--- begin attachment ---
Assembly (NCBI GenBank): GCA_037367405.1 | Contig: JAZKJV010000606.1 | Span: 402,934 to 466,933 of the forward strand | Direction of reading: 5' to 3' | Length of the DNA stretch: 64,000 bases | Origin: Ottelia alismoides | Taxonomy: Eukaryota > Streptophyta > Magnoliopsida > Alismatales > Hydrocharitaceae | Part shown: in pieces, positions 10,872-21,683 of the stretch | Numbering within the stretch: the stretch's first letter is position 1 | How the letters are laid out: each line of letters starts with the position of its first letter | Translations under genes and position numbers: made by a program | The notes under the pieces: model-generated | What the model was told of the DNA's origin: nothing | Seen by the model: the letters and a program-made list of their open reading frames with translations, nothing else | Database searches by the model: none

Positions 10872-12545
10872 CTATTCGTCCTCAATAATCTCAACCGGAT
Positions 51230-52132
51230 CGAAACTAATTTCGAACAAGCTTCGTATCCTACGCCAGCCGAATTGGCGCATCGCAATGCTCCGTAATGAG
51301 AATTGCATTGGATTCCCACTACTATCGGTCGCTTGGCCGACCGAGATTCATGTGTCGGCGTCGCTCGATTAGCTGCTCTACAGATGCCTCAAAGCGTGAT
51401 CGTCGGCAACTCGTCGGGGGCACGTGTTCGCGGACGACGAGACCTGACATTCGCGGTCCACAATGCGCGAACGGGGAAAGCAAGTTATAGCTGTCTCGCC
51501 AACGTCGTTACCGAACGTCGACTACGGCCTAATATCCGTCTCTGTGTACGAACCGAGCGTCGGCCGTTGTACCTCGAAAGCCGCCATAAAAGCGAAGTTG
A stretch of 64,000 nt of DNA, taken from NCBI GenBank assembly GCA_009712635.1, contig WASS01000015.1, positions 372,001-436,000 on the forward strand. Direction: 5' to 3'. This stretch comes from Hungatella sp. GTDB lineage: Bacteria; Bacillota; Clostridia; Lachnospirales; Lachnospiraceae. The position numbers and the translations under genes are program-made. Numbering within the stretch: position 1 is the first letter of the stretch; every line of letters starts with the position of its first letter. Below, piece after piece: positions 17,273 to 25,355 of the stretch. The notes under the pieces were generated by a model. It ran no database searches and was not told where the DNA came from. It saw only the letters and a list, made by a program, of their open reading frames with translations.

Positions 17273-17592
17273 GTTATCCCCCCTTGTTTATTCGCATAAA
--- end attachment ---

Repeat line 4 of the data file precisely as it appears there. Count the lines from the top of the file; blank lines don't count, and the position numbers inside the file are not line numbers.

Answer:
Positions 51230-52132